Up until the enlightenment Biblical debate centred on the meaning of the scriptures among Christian believers , of course there were those who did not believe but the majority accepted the faith even if they did not practice it.
            The enlightenment threw up many good reasons to question the authority of the Bible and those have increased greatly up to the present time.
            Now we have but a remnant of the old school known as young earth creationists, the vast majority of Christians have moved with the times.
            Among these movers is Dr William Lane Craig he has been careful regarding homosexuality condemning the act not the nature of the homosexual. Bolder churches have instigated same sex marriage and we have gay Bishops. It would appear he also accepts the big bang like the Pope believing God started things that way.
            There are many arguments and counter arguments some too deep for my grasp ( my IQ is about 105) but I must finish with a quote from Steven Pinker ‘ the human brain was created by natural selection to survive and may not be able to unravel many of the intricacies of the universe’.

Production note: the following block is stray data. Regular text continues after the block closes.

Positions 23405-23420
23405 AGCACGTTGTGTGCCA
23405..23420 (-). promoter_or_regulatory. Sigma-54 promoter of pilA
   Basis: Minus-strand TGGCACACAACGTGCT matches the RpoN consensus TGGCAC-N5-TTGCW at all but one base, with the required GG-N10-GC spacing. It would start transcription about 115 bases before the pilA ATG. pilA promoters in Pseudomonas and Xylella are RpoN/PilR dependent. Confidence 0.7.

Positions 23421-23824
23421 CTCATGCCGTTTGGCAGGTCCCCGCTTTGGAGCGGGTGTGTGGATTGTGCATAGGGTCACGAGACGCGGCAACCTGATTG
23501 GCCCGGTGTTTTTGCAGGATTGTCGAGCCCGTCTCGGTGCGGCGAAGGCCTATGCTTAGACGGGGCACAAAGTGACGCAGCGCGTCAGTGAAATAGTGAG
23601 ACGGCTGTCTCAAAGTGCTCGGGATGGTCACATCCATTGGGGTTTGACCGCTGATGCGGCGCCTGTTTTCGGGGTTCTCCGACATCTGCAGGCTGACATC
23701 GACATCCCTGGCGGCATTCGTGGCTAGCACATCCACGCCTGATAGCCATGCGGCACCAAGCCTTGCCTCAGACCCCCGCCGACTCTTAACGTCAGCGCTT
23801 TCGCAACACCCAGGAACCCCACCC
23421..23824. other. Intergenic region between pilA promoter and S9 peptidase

4. An Anabaptist is in a Kindergarten classroom with 25 students. A crazed man bursts in and begins firing his semi-automatic weapon. What is the proper response from the Anabaptist view?


          5. “A crazed man bursts in and begins firing…”

            Read the West Nickel Mines shooting on Wikipedia. Five died and five were injured. No shots were fired until the cops arrived on the scene when the shooter shot the girls and then shot himself. The Amish reached out in forgiveness and refused to condemn, receiving much criticism for this.

            “What is the proper response from the Anabaptist view?”

            No Anabaptist, if he were consistent, would resort to violence. The government bears the sword (Romans 13:4). An Anabaptist may call the police, but only if doing so is legitimate.

            Not all physical force is violence. So while force intended to harm, maim, or kill is absolutely forbidden, other things are not. Intent matters as well. Corporal punishment (Proverbs 13:24) and restraining someone may also be acceptable. For this in practice, research the Hutterites. If you want to see a more liberal SJW version of non-resistance, research the Mennonites.